The main point here is the contrite heart is inviting to the Holy Spirit. And this is where Peter was at his best. He may have been full of blunders, but he never became hardened in his sin. He was always quick to repent - to let his emotions spill out in sorrow before his Lord. And the worst thing about the present moral climate of our age isn’t just its sinfulness. The worst thing about the way our culture is training all of us to think is the way it promotes remorseless sin. If Christians don’t cultivate a broken spirit, there is nothing in the culture you daily breathe in that will encourage you to offer this broken-hearted sacrifice our God finds so precious.

5) PETER KEPT A CORRECTABLE SPIRIT - He seemed to remember some of his earlier lessons well. Paul had to correct him again in Galatians 2:11-12 - “But when Cephas came to Antioch, I opposed him to his face, because he stood condemned. [12] For before certain men came from James, he was eating with the Gentiles; but when they came he drew back and separated himself, fearing the circumcision party.” Peter was rebuked by Paul in front of the entire church and his fellow Jews. It is to Peter's credit that he offered no argument or excuse. He could submit even though he himself was a strong and respected leader in the early church.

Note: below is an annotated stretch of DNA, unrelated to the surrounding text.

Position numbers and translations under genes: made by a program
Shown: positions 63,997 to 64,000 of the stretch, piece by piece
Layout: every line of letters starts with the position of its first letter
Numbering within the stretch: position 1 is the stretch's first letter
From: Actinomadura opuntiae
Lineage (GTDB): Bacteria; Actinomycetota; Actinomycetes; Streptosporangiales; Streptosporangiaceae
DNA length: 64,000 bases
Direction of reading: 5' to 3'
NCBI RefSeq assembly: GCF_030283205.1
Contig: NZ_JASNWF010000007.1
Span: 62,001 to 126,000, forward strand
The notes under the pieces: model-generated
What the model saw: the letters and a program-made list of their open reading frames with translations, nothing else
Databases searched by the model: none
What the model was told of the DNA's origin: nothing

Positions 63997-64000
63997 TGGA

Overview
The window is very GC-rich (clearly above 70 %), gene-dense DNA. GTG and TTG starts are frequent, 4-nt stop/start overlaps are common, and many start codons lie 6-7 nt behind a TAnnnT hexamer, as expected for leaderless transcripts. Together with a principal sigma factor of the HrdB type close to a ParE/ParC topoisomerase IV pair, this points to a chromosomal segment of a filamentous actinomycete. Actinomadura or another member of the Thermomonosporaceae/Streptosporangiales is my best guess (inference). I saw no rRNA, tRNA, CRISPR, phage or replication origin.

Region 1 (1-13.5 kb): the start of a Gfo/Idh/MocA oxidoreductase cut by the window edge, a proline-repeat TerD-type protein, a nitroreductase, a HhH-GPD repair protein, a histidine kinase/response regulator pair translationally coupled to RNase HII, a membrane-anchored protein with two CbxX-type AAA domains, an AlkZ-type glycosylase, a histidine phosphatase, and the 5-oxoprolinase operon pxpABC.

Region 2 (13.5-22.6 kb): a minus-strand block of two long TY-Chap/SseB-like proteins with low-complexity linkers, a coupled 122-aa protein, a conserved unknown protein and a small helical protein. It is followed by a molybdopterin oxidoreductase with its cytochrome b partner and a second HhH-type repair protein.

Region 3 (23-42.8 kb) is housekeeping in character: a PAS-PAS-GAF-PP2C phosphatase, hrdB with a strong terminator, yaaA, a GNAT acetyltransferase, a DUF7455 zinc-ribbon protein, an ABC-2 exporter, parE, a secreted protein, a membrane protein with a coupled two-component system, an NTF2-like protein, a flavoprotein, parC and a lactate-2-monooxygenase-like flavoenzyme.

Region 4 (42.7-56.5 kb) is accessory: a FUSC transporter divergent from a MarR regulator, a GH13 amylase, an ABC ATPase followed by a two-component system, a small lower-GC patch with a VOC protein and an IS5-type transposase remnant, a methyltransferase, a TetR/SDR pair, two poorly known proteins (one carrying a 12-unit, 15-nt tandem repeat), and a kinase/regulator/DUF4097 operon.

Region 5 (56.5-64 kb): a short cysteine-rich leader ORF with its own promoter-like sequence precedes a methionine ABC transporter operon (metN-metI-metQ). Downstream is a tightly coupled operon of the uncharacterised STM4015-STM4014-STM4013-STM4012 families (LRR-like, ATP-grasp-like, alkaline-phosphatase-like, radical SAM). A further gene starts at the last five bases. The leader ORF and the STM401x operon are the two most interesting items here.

I used to think this was an account of Peter’s weakness. It probably isn’t. This is an account of Peter’s incredible spiritual strength.

Perhaps he outlines his own philosophy of life in 2 Peter 1:5-11 - “For this very reason, make every effort to supplement your faith with virtue, and virtue with knowledge, [6] and knowledge with self-control, and self-control with steadfastness, and steadfastness with godliness, [7] and godliness with brotherly affection, and brotherly affection with love. [8] For if these qualities are yours and are increasing, they keep you from being ineffective or unfruitful in the knowledge of our Lord Jesus Christ. [9] For whoever lacks these qualities is so nearsighted that he is blind, having forgotten that he was cleansed from his former sins. [10] Therefore, brothers, be all the more diligent to make your calling and election sure, for if you practice these qualities you will never fall. [11] For in this way there will be richly provided for you an entrance into the eternal kingdom of our Lord and Savior Jesus Christ.”

Underscore that telling phrase in verse 10 - “.....for if you practice these qualities you will never fall.” I wonder what went through Peter’s mind as he penned those words. His own denial of Jesus probably still brought tears to his eyes. But he learned by rugged experience the preciousness of his Lord’s redeeming reach. How encouraging to see such a stable faith growing out of the average disciple - Peter.